How are you... in Moscow (Valentin Diaconov)

Hoe staat het in deze tijden van corona met onze vrienden die in het afgelopen jaren op bezoek waren bij Stroom, bij wie wij zelf op bezoek zijn geweest, of die hopelijk dit jaar nog komen?
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In these times of corona, what about our friends who visited Stroom in the past years, whom we visited ourselves or who hopefully will be part of the Stroom program this year?
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We vroegen het aan Valentin Diaconov, een van de curatoren in de Stroom Invest Week 2017, en curator bij Garage Museum of Contemporary Art, Moskou, Rusland.

We contacted Valentin Diaconov, one of the visiting curators in the Stroom Invest Week 2017, and curator at Garage Museum of Contemporary Art, Moscow, Russia.

June 17, 2020
from Moscow, Russia

The last few months have seen an upsurge in large scale, planetary statements. There is a market of sensationalist predictions, and the art world is not exempt from the race to signify change. I see value in keeping it small and tending to immediate environs, not whole environments. So, what follows is a sequence of very quiet observations on how things stand here, under a planeless sky of Moscow.

If anything, quarantine escalates the fear that the art world is too precarious. Will it hold on through a succession of closed galleries, postponed shows, cancelled lectures and talks? The money is tight even at the best of times, and now the regime of self-isolation is going through small businesses like a Kalashnikov through clips, emptying out properties one by one. Artists are, basically, independent contractors, feeling a similar pinch.

This tightrope mentality leads to initiatives big and small that build on solidarity, a resource that is — thankfully — never scarce among the art workers. By themselves, separate from both private and state capital, they invent virtual marketplaces or establish cooperatives. Bold political aspirations come forward, as when the editorial board of, an independent arts blog, called for immediate implementation of Universal Basic Income in all of Russia.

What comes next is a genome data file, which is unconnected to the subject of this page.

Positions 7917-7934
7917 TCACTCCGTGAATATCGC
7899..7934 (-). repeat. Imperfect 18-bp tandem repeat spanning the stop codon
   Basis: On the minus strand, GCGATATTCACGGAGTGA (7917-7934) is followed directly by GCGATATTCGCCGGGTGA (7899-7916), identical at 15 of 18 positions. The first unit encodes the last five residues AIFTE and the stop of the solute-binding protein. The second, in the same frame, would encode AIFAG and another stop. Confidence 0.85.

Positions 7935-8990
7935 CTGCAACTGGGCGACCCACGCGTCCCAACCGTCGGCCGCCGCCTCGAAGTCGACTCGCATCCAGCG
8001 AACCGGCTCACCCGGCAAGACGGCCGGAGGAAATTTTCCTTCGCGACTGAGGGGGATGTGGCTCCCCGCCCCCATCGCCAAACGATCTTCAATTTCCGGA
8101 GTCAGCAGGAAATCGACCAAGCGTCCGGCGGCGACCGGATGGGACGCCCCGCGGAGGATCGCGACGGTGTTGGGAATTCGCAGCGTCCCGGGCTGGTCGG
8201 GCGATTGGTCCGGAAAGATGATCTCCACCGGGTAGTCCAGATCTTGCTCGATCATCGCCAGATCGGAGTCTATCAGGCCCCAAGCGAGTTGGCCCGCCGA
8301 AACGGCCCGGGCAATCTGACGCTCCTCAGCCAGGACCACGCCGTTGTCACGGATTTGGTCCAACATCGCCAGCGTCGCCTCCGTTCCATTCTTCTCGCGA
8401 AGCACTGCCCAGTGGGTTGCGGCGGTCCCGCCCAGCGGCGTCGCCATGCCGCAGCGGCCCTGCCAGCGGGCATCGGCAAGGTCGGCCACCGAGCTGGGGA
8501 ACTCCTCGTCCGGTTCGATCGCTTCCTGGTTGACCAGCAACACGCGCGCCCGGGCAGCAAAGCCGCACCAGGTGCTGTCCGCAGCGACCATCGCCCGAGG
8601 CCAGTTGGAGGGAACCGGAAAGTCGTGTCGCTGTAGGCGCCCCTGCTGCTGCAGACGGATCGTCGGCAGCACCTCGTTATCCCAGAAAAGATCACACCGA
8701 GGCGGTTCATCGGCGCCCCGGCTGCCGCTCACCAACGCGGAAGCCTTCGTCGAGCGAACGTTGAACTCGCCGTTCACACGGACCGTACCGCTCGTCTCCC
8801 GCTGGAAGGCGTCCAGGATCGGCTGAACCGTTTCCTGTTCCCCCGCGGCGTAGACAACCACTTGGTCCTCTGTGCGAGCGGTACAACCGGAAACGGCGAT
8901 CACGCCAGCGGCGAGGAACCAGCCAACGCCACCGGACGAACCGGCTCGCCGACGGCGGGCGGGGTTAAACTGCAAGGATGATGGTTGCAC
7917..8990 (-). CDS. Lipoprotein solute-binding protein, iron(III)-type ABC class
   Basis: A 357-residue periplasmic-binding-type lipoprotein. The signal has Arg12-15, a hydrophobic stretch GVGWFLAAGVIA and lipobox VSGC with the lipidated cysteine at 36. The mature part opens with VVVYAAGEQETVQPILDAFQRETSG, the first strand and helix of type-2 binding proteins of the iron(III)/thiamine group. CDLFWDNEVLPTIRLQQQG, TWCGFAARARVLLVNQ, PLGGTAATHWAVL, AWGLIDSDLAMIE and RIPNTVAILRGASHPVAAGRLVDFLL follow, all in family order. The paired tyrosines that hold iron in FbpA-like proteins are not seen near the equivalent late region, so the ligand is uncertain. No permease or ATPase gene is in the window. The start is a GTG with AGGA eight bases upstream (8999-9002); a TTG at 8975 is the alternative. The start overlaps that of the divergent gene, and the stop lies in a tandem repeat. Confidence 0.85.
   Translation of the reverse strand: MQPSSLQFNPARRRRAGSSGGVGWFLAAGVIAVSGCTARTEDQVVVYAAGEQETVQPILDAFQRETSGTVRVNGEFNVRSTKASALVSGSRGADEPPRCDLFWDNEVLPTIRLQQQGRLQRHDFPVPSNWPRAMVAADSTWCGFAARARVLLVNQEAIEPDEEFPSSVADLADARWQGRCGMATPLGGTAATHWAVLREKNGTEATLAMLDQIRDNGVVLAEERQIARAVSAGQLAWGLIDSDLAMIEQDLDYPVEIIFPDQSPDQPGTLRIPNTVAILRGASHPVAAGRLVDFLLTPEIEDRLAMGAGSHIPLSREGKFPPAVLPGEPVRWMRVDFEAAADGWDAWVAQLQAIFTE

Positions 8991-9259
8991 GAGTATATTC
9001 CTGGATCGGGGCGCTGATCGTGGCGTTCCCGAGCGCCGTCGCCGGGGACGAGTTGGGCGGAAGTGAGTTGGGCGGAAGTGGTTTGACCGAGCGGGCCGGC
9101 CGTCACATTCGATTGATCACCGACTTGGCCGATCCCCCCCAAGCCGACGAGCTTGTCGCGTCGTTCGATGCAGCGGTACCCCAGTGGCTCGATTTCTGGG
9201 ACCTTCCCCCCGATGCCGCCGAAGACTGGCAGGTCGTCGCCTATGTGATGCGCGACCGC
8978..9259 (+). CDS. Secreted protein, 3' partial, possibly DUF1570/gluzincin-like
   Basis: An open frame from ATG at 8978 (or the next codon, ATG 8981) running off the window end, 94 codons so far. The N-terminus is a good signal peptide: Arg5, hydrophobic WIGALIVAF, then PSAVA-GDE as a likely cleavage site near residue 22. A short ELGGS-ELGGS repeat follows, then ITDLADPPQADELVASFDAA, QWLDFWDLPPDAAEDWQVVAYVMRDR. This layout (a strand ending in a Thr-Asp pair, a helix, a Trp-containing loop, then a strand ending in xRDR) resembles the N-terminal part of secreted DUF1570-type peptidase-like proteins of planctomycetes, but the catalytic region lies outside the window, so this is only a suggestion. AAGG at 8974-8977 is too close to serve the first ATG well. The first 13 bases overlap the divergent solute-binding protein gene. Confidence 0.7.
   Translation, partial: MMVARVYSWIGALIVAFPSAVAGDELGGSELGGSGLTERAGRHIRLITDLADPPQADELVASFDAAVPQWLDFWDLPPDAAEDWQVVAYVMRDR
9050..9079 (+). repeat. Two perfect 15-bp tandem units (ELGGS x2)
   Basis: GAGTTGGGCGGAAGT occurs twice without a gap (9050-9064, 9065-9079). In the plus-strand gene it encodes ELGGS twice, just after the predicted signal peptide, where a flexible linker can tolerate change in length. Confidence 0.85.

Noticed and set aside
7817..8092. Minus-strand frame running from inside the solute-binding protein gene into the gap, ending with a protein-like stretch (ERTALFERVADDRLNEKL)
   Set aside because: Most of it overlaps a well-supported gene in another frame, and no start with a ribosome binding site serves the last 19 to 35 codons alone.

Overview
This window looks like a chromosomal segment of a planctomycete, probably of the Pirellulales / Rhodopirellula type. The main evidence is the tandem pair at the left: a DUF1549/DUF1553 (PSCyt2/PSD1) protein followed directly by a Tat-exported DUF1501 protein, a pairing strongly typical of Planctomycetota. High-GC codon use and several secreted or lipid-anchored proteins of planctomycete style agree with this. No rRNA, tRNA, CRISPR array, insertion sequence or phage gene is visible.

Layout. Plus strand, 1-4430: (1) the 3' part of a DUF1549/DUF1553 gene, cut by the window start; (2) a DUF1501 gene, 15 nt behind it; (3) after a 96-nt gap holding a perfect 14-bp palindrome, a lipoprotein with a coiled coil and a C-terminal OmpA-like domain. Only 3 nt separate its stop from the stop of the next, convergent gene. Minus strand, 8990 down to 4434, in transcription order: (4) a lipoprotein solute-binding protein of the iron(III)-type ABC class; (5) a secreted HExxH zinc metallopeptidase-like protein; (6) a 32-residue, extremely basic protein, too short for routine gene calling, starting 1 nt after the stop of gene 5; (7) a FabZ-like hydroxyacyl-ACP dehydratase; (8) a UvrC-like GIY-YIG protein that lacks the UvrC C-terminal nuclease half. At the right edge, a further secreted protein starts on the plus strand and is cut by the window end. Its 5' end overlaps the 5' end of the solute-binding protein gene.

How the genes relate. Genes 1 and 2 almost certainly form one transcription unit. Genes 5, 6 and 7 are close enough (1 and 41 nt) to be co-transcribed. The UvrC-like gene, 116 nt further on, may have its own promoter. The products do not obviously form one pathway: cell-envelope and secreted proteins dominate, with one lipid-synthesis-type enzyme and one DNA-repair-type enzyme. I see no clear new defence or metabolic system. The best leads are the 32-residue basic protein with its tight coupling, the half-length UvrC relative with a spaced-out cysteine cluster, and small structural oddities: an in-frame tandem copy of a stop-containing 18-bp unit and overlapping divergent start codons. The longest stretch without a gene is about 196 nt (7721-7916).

In lieu of massive societal change my workplace invented Garage Reflections, a web presence overseen by Andrey Misiano, an outlet for inquiry into the present condition for artists, curators and independent activists, with a substantial remuneration for their work. I am in the final stages of making the Second Triennial of Russian contemporary art, and this time it's based on relationships and help, with artists of the first Triennial delegating their place to their friends, mentors, and relatives - an experiment in extending the privilege you are given. I did not plan for this being a timely project, but it seems that a lot of power dynamics makes less and less sense every day. Maybe it is time to start networks from scratch.

What else is to be done when old structures betray their biased artificiality? We have seen how vital are the preconceived notions of racism all over the world, and how many different colonial legacies need just a spark to be readdressed again. Race is very hard to talk about here, as October Revolution erased it from the visible public life along with private property, exiling racism into the grey area of anecdote and microaggression. Not seeing race does not mean that one's not racist, however. Like in many European countries, Russia's decolonial turn is still ahead, and it will take coordinated effort of very different generations and professions. Something to look forward, I guess, after the quarantine is over.


Karina Sadreeva-Nurieva, 'The windowsill at night', 2020
foto: link to work: see below
Valentin Diaconov op bezoek bij Bram De Jonghe tijdens Stroom Invest Week 2017
foto: Christain van der Kooy
Valentin Diaconov
Curator bij Garage Museum of Contemporary Art, Moskou, Rusland.
>> Lees zijn interview op
Jegens & Tevens (2017)

Image: Karina Sadreeva-Nurieva, The windowsill at night, 2020. For sale at Egor Market, an artist-run feminist online store.